Now Playing : 'Capitol' - Cities

How did you guys form as a band?

Joey Ingram: The band started at the very beginning of 2004. I went to high school with Josh and he was in town for Christmas break. We had talked in the past about starting a project together, so we started working on a couple of songs. We couldn’t find anyone in Greensboro, NC who could fill the slots we wanted. Josh knew Robbie and Jeremy from his time at the University of North Carolina. We all met together at Go! Studios in Chapel Hill originally and paid for practice space there. We got a few songs written and then, because of cost and because it was a long drive for me coming all the way from Greensboro, we moved our practice space to a storage unit in Burlington, NC, which was more of a half-way point for us. We played our first show in May of 2004.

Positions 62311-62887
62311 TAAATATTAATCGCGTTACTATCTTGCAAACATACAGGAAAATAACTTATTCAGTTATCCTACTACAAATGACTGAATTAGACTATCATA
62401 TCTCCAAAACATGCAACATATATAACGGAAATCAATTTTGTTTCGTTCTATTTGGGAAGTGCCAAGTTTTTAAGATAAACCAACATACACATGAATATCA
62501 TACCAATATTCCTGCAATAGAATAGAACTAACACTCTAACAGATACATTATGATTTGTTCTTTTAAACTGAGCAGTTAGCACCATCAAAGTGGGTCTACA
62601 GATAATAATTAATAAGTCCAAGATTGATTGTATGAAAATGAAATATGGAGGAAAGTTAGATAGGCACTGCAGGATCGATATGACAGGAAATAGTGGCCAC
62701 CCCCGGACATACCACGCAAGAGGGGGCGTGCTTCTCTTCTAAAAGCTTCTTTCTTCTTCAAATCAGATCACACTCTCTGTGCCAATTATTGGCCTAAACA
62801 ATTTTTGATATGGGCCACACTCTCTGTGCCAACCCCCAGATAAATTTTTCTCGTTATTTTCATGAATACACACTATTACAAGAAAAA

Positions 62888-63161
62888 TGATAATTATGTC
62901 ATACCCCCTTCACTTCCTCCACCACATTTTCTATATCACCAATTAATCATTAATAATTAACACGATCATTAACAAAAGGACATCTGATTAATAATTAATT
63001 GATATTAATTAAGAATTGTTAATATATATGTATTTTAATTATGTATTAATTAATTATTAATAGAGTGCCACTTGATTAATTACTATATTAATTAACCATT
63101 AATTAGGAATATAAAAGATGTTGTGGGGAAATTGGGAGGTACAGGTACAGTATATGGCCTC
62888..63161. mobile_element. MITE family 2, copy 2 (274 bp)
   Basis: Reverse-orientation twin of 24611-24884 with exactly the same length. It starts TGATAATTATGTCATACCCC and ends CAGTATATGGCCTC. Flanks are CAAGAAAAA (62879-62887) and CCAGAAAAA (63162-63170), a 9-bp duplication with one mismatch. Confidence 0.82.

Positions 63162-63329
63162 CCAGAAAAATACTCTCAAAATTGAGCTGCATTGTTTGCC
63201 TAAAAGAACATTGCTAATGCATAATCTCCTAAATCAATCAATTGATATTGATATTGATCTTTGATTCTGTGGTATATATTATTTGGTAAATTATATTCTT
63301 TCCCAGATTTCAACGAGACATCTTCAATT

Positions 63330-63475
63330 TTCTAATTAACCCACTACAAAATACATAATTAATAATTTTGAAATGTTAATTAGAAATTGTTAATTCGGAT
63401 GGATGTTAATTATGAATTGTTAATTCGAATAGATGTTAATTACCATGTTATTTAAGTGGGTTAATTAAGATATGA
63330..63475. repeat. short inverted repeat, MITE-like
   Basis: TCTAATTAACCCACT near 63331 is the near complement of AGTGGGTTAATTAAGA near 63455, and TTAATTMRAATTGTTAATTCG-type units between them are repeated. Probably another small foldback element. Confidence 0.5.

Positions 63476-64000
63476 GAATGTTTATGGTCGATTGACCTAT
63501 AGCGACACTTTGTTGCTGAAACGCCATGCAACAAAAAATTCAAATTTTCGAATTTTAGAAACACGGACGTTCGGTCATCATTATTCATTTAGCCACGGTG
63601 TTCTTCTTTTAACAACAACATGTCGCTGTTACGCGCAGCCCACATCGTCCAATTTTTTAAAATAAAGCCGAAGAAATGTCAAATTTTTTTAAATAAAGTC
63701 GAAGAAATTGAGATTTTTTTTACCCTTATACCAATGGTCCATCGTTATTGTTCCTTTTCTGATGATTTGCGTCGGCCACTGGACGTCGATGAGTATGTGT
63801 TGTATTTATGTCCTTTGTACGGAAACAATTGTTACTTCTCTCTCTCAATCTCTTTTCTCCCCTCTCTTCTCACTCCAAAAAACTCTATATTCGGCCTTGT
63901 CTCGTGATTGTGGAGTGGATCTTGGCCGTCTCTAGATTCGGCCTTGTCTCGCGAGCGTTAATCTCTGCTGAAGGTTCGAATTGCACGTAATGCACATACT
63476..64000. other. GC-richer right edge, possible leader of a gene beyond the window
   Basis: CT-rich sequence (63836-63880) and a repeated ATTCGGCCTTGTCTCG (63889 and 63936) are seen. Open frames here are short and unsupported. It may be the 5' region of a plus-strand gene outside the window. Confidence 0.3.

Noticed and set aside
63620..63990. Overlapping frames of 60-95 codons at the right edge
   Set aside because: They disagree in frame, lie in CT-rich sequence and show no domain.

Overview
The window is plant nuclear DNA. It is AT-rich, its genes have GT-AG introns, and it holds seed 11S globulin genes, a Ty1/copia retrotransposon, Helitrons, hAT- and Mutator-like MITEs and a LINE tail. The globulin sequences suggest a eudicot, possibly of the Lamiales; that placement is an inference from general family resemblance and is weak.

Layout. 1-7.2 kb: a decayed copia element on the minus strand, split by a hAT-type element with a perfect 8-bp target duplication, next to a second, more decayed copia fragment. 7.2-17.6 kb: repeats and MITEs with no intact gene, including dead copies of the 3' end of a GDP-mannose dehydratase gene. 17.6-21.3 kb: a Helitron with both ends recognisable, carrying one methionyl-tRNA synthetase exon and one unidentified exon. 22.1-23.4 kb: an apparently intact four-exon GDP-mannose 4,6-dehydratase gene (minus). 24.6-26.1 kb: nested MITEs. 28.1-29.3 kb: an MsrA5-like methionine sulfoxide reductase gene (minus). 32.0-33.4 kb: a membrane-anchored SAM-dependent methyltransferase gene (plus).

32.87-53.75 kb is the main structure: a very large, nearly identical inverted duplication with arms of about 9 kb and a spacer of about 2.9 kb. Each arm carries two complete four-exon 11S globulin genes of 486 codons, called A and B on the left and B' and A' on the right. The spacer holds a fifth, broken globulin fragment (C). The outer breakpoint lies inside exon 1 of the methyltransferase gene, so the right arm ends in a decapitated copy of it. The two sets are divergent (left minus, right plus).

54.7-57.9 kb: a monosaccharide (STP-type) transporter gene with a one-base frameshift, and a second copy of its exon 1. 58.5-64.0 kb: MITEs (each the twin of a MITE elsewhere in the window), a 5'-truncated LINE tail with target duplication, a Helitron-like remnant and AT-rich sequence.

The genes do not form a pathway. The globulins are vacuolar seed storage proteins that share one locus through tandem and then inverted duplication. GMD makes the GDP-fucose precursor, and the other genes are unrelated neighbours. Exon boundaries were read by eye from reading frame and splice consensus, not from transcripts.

Was your first show in Chapel Hill, NC?

Joey: We played at several clubs in Chapel Hill and a few in Greensboro.

How did you come to call the band Cities?

Robbie Mackey: Joey supplied us with a long list of possible names which he thought were suitable. We had been calling ourselves up until that point More In, which was a really crappy name. Josh was really taken by this art nouveau print advertising absinthe called “More In” and no one had any better ideas so we went with it for a bit.

Josh Nowlan: Since More In could quickly become Moron, we decided to ditch it and ended up choosing Cities from Joey’s list. It fit because we wanted to do something darker and to consciously write songs that weren’t super happy.

What was the story with getting signed to Yep Roc?

Robbie: It actually happened through MySpace. We had our MySpace profile and some songs up for a while and then we got a MySpace message from Yep Roc saying “Hey we like your stuff, we want to come check you out.” We played for them a couple of times and then they wanted to sign us.